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On the counter depth models, if you have the the space (typically 6"-12") to bump out the non-structural back wall of the refrigerator space (say into a large adjacent laundry room, pantry, or garage) the standard frig can be effectively flush mounted in the refrigerator space for a ton less money than the 24" deep models.
 

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Gotta love Sparky, a woman who gets sticker shock. I've never met or married one.
 

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Discussion Starter #23
Gotta love Sparky, a woman who gets sticker shock. I've never met or married one.

Lol I think it's basically because I'm a cheapskate when it comes to stuff like this. :grin2:
 

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Oh yeah? Like less fridge money equals more car money? :)
 

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The bad news is that most consumer grade refrigerators have Chinese made compressors in them, and they're notorious for having a short life. Normally, any sealed system failure (including compressors) is usually the end of the road for a refrigerator.

Also, new energy efficient fridges have electronic switch-mode controllers for the compressor motor. High voltage, high current semiconductors like mosfets and IGBTs are notorious for failing for no reason.

I still have my 1993 Whirlpool fridge, and it's not going anywhere. Not one problem, U.S. made compressor driven by a 60hz AC motor.

John
 

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Yup, I have a 98 Kenmore, so far so good ! My All of my appliances are at least as old, my sister-in-law has been through 3 or 4 sets of the "latest & greatest" in that time.
 

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Also, new energy efficient fridges have electronic switch-mode controllers for the compressor motor. High voltage, high current semiconductors like mosfets and IGBTs are notorious for failing for no reason.
John

In my cynical world it doesn't fail for nothing:


Start program: "SUCKER"

{Set mosfet-voltage-multiplier="1"

{{For year=1 to year=11

{{{If year=11 set mosfet-voltage-multiplier="2"

{{Next year

End program
 

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We had a fridge failure 4 years ago, on a holiday weekend ( of course ), and I got a Samsung side by side with icemaker from Sears delivered and set up. So far it's been great. My take on the frightfully expensive WiFi/TV/talking/Google shopping/Facebook oriented appliances? STAY AWAY! FAR, FAR AWAY! Why would anyone need or want a fridge, microwave,washer/dryer, can opener, or any other appliance connected to the easily hacked Internet? Do you want some perv watching you raid the fridge at 2AM in your skivvies, or the Chinese government monitoring all your grocery items? I don't. I will NEVER have any of that IoT ( Internet of Things ) stuff in my home.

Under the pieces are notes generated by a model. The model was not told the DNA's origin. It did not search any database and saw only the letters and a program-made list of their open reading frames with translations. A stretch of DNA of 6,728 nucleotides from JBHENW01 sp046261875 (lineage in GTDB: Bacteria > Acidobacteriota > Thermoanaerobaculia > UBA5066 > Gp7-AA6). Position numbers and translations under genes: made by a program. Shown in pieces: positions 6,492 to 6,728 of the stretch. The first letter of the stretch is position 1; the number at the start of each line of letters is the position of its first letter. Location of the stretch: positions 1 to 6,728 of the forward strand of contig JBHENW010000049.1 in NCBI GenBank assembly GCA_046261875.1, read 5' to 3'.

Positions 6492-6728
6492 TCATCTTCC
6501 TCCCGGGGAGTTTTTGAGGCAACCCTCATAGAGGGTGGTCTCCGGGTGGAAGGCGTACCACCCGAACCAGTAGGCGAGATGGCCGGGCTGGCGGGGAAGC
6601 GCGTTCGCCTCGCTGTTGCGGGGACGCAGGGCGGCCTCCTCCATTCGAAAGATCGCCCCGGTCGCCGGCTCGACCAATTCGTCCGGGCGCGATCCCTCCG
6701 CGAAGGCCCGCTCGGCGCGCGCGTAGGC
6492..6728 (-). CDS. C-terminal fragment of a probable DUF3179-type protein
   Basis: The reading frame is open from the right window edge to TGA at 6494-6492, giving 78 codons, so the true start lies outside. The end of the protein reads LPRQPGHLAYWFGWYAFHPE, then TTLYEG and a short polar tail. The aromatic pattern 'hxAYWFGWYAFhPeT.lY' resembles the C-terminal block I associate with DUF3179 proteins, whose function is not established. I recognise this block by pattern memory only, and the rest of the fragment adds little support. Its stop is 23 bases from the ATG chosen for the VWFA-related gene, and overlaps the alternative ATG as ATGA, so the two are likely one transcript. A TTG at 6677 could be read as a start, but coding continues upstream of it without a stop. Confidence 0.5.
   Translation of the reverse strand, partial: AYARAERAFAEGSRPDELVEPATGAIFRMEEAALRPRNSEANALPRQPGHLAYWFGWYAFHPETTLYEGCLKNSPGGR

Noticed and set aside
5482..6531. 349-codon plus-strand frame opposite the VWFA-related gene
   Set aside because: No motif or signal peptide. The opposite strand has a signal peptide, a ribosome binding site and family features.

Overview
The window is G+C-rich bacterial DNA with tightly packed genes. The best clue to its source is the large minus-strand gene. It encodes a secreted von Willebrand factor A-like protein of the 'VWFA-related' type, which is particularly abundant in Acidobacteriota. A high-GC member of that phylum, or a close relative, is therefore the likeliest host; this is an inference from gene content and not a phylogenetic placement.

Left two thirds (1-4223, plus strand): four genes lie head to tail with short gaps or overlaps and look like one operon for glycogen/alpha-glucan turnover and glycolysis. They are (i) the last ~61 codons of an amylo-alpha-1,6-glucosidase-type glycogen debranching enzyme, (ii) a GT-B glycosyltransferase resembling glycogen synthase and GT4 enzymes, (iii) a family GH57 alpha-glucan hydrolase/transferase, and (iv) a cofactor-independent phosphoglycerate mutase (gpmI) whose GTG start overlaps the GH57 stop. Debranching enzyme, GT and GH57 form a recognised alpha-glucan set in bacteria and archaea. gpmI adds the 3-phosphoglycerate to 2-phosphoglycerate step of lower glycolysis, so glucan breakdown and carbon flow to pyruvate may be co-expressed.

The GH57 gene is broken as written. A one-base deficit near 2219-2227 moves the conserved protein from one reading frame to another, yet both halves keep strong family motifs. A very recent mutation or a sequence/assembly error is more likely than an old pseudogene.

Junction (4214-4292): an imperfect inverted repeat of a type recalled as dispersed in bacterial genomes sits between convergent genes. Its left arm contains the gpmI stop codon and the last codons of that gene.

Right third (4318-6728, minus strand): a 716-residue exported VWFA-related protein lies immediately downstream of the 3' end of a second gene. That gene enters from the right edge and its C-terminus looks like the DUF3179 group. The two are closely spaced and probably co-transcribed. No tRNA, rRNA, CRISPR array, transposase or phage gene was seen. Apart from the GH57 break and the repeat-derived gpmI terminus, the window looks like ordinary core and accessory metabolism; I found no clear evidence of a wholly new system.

And as for that dead smell -- yep, the tried and true Arm& Hammer baking soda box left open inside pretty much eliminates odors, and it's dirt cheap. Plus my cats are paid handsomely to do rodent control.
 

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Bought a matching Kenmore washer and dryer when I came back from Korea in December 1993 and still using both of them. I've had to replace a pulley, a couple of belts, two heating elements, and just recently a thermostat in the dryer in all that time. The washer started leaking about 2 weeks after the warranty expired, so I replaced the leaky pump and never had another issue with it until 2 or 3 years ago when the motor died. $108 dollars later, I got it back up and running. I won't get rid of these two workhorses because they rarely breakdown, and when they do, I can fix them without dropping big bucks on substandard parts.
 
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